GR: Let's go back a few years to The Sandman comic series, which took 2,000 pages and almost a decade of your career to date. Do you have any plans or aspirations to take on a project of this scope in the future?
NG: No! I'm so proud of Sandman. It really did take about 10 years of my life to do. It's collected in The Absolute Sandmans, which together weigh about 30 pounds, and if you drop them on somebody you will do serious damage. It definitely didn't leave me thinking, "I need to write more giant things." Depending on how long I get to live, I will probably get to do another two, maybe even three, more American Gods books, and they are all great, big things, 500 to 600-page books, so it will probably be that length. But I can't imagine doing anything that takes up my life and my headspace in the same way that Sandman did. There were times when what was going on in Sandman was much more real to me than anything that was going on in the world outside, just because I was spending more time with these characters.
GR: You've seen several of your books adapted to film: Stardust, MirrorMask, Beowulf and now the new stop-motion animation, Coraline. What's your reaction seeing your stories onscreen? Is it a good feeling?
NG: Mostly it's good. Mostly you're thrilled. And occasionally you look at it and think, "No, not like that," but mostly it's thrilling and lovely. I'd seen the first half of Coraline — really sweet, and really lovely, but not terribly scary. So they sent me some of the sequences toward the end, and they are actually quite scary!
GR: Any news on your involvement with a film version of Dr. Strange with director Guillermo del Toro?
NG: Only a rumor, unfortunately. Guillermo would love to do it. The last time we spoke to Marvel, they would love to do it. I would love to do it with them. But Guillermo is in New Zealand working on The Hobbit, which is probably two movies, not one. So, I would not write it off, and I think it is quite possible that in three years time, Guillermo will phone me up [Gaiman does a convincing del Toro impression]: "Neil, are you still interested in doing Dr. Strange with me?" and I will say, "Guillermo, I will do anything with you," and we'll go off and do it together. But it's certainly not happening right now.
GR: Awards and fame aside, which of your books gave you the greatest sense of personal satisfaction?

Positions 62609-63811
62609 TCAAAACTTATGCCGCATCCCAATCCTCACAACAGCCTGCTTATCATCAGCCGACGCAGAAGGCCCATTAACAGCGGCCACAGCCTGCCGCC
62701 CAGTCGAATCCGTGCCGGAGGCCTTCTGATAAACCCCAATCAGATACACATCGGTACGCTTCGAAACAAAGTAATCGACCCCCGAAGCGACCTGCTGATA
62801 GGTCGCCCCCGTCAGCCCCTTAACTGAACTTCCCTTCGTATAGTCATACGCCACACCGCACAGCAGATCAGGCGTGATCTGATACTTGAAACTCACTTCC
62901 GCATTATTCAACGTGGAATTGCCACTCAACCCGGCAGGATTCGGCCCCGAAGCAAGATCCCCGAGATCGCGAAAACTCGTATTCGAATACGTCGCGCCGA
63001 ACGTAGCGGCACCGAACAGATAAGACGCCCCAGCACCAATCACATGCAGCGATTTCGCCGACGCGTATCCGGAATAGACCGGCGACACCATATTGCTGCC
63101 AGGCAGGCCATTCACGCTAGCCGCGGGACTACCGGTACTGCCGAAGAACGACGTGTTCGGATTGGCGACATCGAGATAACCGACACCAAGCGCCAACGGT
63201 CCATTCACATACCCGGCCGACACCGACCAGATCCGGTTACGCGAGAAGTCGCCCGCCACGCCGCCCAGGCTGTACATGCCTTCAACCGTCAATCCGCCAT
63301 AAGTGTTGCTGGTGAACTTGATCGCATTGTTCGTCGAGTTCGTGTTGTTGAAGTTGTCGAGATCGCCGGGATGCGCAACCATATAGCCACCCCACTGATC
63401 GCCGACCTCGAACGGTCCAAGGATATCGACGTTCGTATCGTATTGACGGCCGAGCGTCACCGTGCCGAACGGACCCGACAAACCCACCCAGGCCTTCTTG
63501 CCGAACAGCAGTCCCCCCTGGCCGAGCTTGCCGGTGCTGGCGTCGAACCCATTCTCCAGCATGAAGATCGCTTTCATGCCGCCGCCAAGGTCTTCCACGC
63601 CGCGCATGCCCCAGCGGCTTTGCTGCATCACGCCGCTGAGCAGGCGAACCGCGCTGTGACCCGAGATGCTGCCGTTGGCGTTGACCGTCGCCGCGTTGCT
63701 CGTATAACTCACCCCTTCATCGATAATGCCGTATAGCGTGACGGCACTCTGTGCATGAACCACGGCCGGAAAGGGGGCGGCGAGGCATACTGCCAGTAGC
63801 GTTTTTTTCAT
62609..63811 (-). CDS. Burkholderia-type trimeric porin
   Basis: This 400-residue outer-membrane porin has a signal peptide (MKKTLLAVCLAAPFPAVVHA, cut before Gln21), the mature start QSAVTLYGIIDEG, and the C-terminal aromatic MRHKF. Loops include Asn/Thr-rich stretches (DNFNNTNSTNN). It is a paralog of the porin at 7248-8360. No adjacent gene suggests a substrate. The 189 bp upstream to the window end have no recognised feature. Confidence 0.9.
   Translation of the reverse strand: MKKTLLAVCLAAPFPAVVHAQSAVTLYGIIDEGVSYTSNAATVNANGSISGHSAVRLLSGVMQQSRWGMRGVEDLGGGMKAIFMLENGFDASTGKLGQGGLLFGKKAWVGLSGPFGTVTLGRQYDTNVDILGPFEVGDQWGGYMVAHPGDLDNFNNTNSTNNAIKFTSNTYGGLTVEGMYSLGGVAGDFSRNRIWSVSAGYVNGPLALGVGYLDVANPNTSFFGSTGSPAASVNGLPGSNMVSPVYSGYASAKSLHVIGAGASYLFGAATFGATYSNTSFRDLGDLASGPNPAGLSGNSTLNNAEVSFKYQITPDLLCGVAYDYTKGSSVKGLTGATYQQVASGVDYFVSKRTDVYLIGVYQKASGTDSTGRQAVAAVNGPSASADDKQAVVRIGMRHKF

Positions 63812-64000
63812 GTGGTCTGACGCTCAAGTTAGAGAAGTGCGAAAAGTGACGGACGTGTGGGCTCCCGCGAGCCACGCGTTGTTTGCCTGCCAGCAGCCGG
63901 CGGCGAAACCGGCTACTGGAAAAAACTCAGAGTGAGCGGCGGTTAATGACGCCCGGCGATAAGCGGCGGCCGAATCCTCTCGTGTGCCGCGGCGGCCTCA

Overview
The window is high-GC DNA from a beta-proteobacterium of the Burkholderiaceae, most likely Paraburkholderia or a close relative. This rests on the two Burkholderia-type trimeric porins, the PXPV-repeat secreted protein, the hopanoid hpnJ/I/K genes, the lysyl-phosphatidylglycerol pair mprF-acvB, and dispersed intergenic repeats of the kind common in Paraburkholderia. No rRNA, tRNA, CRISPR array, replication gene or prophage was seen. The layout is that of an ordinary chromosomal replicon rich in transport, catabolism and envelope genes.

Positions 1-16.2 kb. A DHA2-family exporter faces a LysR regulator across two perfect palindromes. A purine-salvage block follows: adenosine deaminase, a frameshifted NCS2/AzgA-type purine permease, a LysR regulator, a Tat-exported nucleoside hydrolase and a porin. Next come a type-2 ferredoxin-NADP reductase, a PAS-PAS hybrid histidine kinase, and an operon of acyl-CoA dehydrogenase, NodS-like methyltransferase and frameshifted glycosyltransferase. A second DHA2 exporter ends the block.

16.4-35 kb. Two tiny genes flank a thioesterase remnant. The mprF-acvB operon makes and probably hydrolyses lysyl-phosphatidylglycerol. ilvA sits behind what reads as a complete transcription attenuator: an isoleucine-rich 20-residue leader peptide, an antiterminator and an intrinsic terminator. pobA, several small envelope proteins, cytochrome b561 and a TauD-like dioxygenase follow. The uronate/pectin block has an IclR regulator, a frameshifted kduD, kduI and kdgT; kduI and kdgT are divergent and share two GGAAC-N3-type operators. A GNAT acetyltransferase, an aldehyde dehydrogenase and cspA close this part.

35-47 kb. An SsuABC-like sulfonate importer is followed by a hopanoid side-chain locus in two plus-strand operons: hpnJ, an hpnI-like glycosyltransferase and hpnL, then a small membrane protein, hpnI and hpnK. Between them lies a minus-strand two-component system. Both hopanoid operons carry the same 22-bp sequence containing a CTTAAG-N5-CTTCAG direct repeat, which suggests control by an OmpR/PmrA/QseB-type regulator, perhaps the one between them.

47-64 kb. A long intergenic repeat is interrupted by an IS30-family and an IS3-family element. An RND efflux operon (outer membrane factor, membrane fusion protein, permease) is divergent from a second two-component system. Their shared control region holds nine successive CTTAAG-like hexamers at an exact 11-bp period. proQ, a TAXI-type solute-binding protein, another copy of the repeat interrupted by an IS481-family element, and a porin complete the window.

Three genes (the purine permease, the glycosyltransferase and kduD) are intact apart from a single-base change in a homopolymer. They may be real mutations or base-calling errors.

NG: I loved The Comical Tragedy or Tragical Comedy of Mr. Punch, which was a graphic novel with Dave McKean. I felt very very proud of that. I set out to try to do something interesting, and actually did it. I love The Graveyard Book, and with that sense of amazing pride that one occasionally has — I'm normally not proud of my stuff. The rest of them, anything else, is sort of like asking me, "Which of your children are your favorites?" It doesn't really work like that; there is no answer. You love all of them in their own special way. Sometimes I feel like I love the ones that nobody else loves, even more because nobody else loves them — the little broken-back short stories that never quite got off the ground.
I'm fascinated by the different ways people react to things. American Gods, for example: people like it or they loathe it. I didn't know that would happen. And some of the people who loathe it absolutely love some of the other stuff I've written. And some of the people who love it pick up something like Anasi Boys, expecting it to be more of the same, but it's not.
GR: What are you reading now?
NG: The last thing I read for pleasure was an amazing book by Margo Lanagan called Tender Morsels, which is theoretically a YA novel, but it's one of those things where I have absolutely no idea why it's being sold and marketed as a YA novel. Not just because it begins with an incestuous situation, a young girl who's been raped by her father. It's just incredibly powerful and incredibly beautifully written fiction.
I'm reading Scott McCloud's Black and White collection of Zot!, which is rather wonderful. I'd love to recommend Cory Doctorow's book, Little Brother. I was incredibly impressed. And the next thing I'm really looking forward to reading for pleasure is Markus Zusak's The Book Thief along with Oliver Morton's book, Eating the Sun. They are both sitting there, waiting to be read. And I'm having an amazing time reading Jules Feiffer's Explainers, complete Village Voice strips from 1956 to 1966. I'm having an enormous amount of fun dipping into it every couple of days, but I moved it on Goodreads from currently-reading to read, because I felt kind of guilty leaving that there forever.
GR: There is some pressure if you leave anything on the currently-reading shelf for too long, isn't there?
NG: There is. I read four or five of these marvelous strips a day and then stop there, because you just want it to keep going forever. So I moved it. Otherwise people will think I've forgotten it.
GR: Thank you so much for talking with us. We're thrilled to have you on Goodreads! We'll be watching what you put on your to-read shelf next.